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UTI prevention fails to keep pace with other anti-infection efforts

Most hospitals say the Centers for Medicare & Medicaid Services' no-pay policy for hospital-acquired conditions has pushed them to make greater efforts to prevent health care-associated infections. But a study says preventing one item on the no-pay policy has gotten less of a push: catheter-associated urinary tract infections.

Nearly all hospitals have implemented practices aimed at reducing the incidence of central-line associated bloodstream infections and ventilator-associated pneumonia, says a study published online Dec. 6, 2011, in the Journal of General Internal Medicine. But less than half of hospitals are taking similar action against the nosocomial infection patients are likeliest to contract -- a urinary tract infection associated with the use of indwelling urinary catheters.

"Urinary tract infection is the Rodney Dangerfield of health care-associated infections because it gets no respect, even though it's the most common," said Sanjay Saint, MD, MPH, professor of internal medicine at the University of Michigan Medical School and senior author of the study.

About a quarter of patients have a urinary catheter in place at some point during their hospital stay. Catheter-associated UTIs account for more than 30% of all hospital-acquired infections and occur more than 500,000 times annually, according to the Centers for Disease Control and Prevention. The infections usually add two to four days to a patient's hospital stay and increase health spending by about $500 million a year. Though central-line infections are far more dangerous and costly, UTIs sometimes spread to the bloodstream and are deadly, killing about 13,000 Americans a year, the CDC says.

"For many clinicians and doctors, they haven't really thought critically about a device as ubiquitous as the urinary catheter," said Dr. Saint, associate chief of medicine at the Veterans Affairs Ann Arbor Healthcare System. "It just seems like a part of regular medical care in the same way that the patient gets their blood pressure checked every four hours and, yeah, they get a urinary catheter. There is not as much of an appreciation of the potential harms associated with urinary catheters."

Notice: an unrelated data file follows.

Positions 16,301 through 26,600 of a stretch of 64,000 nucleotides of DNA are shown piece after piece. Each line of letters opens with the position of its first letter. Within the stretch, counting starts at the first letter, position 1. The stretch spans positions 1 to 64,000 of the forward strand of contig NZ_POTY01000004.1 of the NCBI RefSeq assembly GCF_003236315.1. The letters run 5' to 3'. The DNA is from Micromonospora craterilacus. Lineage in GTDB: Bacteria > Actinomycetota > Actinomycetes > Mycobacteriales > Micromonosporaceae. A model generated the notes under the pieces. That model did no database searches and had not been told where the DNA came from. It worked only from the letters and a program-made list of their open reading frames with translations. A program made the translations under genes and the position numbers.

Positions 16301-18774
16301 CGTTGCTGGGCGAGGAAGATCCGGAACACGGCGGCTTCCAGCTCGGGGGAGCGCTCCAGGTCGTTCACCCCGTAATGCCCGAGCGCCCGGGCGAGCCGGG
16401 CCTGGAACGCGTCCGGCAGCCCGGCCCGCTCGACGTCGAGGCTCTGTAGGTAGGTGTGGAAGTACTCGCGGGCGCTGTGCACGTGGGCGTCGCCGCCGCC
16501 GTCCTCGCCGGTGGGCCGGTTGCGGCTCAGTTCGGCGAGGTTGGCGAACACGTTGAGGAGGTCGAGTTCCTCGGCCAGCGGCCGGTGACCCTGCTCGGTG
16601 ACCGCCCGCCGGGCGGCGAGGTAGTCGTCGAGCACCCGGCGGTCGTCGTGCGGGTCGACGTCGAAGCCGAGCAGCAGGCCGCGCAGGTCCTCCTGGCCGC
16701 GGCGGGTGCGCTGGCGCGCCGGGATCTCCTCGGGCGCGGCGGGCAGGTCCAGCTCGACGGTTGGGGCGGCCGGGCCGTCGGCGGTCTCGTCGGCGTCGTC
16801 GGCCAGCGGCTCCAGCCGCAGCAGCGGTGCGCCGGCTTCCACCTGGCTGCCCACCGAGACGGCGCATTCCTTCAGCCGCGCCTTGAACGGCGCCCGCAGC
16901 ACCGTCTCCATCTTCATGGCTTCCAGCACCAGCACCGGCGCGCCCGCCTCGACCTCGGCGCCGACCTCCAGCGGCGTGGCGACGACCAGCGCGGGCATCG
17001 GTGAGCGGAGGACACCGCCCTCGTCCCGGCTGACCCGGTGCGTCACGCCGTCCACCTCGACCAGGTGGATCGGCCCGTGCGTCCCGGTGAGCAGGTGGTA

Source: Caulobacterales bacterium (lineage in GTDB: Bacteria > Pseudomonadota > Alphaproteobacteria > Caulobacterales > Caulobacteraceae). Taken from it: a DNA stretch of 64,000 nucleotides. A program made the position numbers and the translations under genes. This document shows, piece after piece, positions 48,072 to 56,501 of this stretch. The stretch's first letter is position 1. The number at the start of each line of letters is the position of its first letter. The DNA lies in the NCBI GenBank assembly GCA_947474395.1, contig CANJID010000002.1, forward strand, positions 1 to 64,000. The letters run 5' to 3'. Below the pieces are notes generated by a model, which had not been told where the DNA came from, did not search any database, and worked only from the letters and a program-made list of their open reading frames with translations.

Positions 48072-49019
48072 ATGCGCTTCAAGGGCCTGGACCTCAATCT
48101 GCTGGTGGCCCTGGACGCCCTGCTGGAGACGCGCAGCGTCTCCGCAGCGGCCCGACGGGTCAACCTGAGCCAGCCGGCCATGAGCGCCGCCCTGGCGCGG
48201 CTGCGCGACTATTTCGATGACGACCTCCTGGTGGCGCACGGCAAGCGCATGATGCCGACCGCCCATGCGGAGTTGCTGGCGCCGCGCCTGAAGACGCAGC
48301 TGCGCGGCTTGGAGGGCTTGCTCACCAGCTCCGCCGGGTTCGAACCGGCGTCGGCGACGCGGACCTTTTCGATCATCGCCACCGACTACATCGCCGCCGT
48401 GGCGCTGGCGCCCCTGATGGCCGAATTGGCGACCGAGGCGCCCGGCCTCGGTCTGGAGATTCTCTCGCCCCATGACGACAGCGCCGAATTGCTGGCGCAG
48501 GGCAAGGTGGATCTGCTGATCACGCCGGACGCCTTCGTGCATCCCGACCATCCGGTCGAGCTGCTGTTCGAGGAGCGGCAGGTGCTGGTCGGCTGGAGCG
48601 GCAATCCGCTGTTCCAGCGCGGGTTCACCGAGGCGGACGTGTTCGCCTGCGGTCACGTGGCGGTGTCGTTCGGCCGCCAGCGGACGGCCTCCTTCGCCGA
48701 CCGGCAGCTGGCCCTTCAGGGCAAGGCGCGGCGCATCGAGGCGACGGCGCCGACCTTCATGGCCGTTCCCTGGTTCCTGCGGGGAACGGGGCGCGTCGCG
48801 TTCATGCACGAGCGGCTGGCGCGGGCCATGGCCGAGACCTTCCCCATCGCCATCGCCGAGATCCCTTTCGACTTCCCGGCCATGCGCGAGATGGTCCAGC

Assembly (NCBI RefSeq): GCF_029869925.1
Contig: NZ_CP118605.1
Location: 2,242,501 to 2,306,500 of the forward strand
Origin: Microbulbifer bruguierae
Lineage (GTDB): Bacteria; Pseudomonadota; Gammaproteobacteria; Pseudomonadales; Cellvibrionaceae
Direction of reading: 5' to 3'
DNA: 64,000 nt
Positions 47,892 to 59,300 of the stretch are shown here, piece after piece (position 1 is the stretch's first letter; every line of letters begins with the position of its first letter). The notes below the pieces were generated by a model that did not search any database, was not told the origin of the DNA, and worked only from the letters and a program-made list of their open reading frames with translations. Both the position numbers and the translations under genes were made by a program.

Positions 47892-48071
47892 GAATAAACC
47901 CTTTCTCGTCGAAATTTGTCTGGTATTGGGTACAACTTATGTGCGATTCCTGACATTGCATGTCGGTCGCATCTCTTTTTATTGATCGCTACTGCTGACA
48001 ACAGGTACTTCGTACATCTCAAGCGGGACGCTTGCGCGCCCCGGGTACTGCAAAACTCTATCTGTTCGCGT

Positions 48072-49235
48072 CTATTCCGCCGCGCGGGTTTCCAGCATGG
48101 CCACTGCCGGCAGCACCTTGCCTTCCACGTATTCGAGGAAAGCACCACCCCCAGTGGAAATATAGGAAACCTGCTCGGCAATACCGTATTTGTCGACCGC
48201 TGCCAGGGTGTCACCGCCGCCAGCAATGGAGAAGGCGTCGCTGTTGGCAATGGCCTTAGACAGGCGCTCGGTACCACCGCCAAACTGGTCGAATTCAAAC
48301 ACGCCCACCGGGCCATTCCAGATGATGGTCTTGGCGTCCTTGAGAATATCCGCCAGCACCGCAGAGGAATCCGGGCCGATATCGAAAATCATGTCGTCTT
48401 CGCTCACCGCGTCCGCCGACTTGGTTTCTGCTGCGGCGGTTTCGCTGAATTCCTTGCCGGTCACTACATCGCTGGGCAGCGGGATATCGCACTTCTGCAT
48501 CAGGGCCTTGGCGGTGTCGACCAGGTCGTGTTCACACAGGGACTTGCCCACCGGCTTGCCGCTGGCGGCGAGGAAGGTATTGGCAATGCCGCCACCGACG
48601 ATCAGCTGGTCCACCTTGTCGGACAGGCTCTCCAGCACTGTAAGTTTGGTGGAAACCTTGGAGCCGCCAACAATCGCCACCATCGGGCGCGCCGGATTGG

That lack of recognition of the potential dangers posed by indwelling urinary catheters is reflected in the study's results. For example, more than 90% of the 500 hospitals surveyed for the study have implemented the CDC-recommended practice of using chlorhexidine site antisepsis to prevent central-line infections.

But less than half of hospitals said they use a portable bladder ultrasound scanner to measure urinary output as an alternative to catheterization, a practice that can help prevent UTIs. A minority of hospitals have implemented other UTI prevention practices such as condom catheters for male patients, antimicrobial urinary catheters and automated reminders to remove catheters as soon as possible, the study found.

A key to preventing UTIs is to minimize catheter use. Physicians should avoid using urinary catheters in patients whose only indication is incontinence, said Dr. Saint, who has studied UTIs for more than a decade.

"There is no excuse not to act, and we do have more evidence of what practices we should be doing to prevent this common patient safety problem," he said.

The full and original article can be found at:

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